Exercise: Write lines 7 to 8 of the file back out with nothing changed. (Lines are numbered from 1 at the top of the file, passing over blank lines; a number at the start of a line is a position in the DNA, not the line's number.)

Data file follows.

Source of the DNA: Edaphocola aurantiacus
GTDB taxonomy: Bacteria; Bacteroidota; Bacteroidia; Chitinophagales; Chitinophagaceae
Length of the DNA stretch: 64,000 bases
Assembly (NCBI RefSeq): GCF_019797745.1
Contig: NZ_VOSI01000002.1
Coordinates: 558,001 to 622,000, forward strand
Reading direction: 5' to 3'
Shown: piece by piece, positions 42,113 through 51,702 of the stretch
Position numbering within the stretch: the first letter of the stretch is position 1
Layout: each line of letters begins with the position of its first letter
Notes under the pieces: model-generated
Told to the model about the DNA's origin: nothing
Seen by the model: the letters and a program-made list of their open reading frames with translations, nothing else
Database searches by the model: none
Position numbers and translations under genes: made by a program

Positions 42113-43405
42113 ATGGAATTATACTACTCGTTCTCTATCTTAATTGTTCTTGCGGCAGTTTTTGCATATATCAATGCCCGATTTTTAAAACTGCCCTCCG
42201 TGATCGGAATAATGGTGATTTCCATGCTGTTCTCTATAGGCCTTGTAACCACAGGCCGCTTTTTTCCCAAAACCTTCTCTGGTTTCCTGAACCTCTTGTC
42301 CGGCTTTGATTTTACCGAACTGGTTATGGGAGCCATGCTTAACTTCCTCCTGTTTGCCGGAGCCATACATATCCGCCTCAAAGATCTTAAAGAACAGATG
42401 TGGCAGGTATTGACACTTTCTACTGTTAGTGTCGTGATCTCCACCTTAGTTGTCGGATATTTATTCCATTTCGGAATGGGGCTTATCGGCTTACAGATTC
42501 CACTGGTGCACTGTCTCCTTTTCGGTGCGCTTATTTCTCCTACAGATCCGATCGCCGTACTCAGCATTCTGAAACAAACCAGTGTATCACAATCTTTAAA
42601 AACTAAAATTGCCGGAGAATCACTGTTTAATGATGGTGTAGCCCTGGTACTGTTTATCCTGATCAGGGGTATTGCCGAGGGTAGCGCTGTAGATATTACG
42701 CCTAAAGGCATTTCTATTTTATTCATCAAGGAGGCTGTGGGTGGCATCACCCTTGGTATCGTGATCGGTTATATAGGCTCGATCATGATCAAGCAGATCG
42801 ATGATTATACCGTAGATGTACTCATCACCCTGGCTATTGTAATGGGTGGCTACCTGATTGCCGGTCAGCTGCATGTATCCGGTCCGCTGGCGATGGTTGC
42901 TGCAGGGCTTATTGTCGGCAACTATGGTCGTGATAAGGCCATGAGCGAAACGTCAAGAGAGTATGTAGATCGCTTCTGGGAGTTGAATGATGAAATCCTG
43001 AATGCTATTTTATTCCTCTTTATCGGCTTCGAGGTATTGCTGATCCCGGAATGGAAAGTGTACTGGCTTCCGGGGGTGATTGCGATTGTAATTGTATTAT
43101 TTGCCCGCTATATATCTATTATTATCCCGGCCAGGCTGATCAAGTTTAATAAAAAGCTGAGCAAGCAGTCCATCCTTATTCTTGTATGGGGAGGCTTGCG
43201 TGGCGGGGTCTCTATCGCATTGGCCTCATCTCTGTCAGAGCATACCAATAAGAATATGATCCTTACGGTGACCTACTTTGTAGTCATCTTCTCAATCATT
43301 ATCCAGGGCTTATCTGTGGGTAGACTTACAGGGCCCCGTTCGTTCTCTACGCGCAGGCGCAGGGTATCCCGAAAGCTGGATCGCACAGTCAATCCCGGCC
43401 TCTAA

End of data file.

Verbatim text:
Reading direction: 5' to 3'
Shown: piece by piece, positions 42,113 through 51,702 of the stretch